For the past week-and-a-half, diners in Eickhoff Hall have been without silverware and ceramic plates. However, many students don’t mind the shift, feeling that with plastic forks and knives there’s a better guarantee of cleanliness.
According to John Higgins, general manager of Dining Services, the dishwasher has had two problems over the last week-and-a-half. First, there was a computer problem with the machine which required ordering a replacement part. The shop that Sodexho normally works with did not have the part in stock, necessitating a special order.
After that was fixed, the conveyor belt that takes the dishes through the washer broke. According to Higgins, the problem was with the metal rods that work the conveyor. Of the approximately 150 rods, about 50 were bent. The conveyor belt itself was taken for repairs and then brought back and replaced.
As of Monday afternoon, Higgins said that the belt would be repaired in time to have ceramic dishes and metal utensils available for Monday dinner. Styrofoam cups were still in use, however.
“The guy from the shop has been working on it since 9:30,” Higgins said in an interview Monday. “I’m hopeful we’ll have it ready in time for dinner tonight.”
This isn’t the first time Sodexho has had problems with the dishwasher. Last October, The Signal reported, Sodexho faced complaints that cups were coming out dirty.
While the plastic trays that students use are still being washed, plates, cups and utensils are not. Instead, Sodexho is using Styrofoam plates and cups, with plastic utensils in place of metal.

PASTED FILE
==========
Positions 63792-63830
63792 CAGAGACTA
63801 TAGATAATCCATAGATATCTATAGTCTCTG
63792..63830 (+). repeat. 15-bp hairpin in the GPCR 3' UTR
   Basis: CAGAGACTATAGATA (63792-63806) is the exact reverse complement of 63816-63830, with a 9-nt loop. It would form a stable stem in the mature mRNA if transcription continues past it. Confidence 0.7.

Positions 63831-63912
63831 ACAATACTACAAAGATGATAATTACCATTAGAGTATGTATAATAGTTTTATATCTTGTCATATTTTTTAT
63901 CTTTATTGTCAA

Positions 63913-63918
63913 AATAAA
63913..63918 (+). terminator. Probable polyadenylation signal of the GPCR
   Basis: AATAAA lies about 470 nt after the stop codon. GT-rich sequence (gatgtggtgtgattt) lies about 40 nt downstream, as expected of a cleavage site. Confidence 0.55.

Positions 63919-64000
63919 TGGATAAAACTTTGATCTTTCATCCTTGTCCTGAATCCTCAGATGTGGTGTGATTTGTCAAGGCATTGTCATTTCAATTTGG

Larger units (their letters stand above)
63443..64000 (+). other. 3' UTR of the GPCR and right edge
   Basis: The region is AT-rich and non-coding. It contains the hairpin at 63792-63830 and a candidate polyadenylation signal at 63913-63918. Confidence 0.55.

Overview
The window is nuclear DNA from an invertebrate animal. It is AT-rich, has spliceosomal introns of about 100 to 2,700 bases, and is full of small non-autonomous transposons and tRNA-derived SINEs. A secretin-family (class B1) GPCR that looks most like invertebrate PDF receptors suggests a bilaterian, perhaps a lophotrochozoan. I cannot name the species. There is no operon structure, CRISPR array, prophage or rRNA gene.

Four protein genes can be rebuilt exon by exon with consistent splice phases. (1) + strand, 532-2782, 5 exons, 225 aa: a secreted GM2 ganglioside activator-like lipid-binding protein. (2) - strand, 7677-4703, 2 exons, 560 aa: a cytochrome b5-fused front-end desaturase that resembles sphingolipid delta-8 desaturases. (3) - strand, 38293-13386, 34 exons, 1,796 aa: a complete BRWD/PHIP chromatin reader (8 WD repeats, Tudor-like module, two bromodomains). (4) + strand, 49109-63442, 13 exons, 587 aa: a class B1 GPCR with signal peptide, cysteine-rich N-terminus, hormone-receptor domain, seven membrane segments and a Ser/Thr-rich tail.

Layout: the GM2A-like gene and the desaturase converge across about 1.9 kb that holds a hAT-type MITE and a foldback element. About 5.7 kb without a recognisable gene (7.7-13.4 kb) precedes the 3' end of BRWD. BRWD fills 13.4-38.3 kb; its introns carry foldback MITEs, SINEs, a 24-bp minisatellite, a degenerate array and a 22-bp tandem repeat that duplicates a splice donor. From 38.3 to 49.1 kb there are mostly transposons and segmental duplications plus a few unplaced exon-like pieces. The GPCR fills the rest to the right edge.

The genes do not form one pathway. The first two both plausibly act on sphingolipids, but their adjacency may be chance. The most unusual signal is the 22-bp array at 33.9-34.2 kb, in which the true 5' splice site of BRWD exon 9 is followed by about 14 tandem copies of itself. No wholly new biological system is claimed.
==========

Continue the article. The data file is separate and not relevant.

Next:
According to Higgins, the trays are being washed by being taken down to the Travers/Wolfe dining hall, where they are washed in the dishwasher there.
Higgins said he was “disappointed” that students were eating off disposable plates and using plastic forks and knives instead of the usual ceramic and metal.
“It’s more of an inconvenience for students than us,” Higgins said. However, as Eickhoff serves 4,000-4,500 meals a day, the waste generated by using all disposable items all the time made it infeasible as a long-term plan.
Students interviewed in Eickhoff Friday night felt that the Styrofoam plates were just as good, or even better than, the ceramic plates Sodexho usually uses.
“I don’t mind the plates so much,” Trista Altstadt, junior secondary education/English major, said. “It’s the silverware. It’s hard to cut my chicken.”
Others felt that even the utensils are an improvement.
“I feel cleaner eating off of the stuff I know that’s new,” Scott Rein, sophomore mechanical engineering major, said.
“I actually like the plastic better,” Rachel Sherman, sophomore secondary education/physics major, agreed. “You know it’s clean.”